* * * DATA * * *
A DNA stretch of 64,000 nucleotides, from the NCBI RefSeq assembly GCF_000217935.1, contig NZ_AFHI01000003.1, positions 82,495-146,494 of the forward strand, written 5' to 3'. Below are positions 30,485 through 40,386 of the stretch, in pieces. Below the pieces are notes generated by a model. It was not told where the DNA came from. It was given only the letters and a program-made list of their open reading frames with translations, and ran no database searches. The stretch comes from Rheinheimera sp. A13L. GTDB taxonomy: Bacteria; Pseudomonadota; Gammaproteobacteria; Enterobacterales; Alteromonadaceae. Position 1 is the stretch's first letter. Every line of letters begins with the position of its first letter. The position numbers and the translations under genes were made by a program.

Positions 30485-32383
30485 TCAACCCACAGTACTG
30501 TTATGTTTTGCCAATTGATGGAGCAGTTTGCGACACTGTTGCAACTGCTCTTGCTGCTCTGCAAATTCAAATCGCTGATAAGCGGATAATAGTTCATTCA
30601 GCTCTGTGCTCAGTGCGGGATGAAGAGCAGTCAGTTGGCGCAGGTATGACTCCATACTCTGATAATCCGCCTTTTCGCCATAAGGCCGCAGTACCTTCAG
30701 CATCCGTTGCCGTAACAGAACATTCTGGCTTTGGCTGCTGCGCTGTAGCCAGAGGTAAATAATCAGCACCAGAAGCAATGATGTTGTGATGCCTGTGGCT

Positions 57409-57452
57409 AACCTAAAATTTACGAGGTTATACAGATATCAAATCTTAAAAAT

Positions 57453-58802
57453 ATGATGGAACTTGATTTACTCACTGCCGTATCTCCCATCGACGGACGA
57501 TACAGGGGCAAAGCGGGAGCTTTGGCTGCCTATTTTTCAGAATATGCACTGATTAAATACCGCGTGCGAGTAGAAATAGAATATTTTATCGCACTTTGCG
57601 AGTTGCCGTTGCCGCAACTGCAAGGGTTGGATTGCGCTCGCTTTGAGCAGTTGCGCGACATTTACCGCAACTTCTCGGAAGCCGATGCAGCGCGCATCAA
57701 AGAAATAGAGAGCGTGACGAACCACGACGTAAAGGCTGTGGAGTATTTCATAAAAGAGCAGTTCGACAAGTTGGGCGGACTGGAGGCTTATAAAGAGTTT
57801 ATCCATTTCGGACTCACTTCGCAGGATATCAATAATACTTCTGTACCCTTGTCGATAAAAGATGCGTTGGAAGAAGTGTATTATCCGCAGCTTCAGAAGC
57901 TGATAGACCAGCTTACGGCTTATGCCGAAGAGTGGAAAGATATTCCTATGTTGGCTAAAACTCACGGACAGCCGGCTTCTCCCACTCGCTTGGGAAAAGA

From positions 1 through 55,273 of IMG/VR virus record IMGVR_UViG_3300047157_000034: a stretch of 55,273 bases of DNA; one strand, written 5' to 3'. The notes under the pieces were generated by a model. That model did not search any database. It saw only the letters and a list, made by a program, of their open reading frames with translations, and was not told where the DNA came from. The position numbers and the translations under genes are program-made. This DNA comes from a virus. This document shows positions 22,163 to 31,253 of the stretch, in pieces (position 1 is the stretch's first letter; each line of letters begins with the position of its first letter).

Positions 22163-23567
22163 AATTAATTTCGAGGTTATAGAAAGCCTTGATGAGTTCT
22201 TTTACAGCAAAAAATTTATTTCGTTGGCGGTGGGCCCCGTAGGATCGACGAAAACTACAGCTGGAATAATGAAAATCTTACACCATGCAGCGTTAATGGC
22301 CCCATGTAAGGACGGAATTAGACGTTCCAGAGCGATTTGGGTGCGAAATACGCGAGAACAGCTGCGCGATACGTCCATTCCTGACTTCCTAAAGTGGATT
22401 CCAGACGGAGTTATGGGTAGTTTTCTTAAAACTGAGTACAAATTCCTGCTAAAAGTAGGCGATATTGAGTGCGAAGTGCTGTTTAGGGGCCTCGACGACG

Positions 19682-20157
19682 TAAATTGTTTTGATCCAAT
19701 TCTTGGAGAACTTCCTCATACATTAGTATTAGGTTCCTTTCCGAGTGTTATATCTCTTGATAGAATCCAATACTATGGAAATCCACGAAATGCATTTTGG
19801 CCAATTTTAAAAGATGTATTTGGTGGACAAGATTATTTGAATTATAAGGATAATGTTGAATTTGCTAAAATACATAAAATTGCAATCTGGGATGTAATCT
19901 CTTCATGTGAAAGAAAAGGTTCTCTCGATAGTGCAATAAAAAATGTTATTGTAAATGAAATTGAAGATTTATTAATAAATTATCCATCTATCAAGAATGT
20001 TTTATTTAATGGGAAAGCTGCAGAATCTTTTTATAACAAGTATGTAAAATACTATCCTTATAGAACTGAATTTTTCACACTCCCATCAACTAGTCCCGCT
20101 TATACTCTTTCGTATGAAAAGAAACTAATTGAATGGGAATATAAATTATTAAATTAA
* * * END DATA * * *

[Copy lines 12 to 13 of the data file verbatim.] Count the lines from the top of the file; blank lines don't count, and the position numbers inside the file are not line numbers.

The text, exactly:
57601 AGTTGCCGTTGCCGCAACTGCAAGGGTTGGATTGCGCTCGCTTTGAGCAGTTGCGCGACATTTACCGCAACTTCTCGGAAGCCGATGCAGCGCGCATCAA
57701 AGAAATAGAGAGCGTGACGAACCACGACGTAAAGGCTGTGGAGTATTTCATAAAAGAGCAGTTCGACAAGTTGGGCGGACTGGAGGCTTATAAAGAGTTT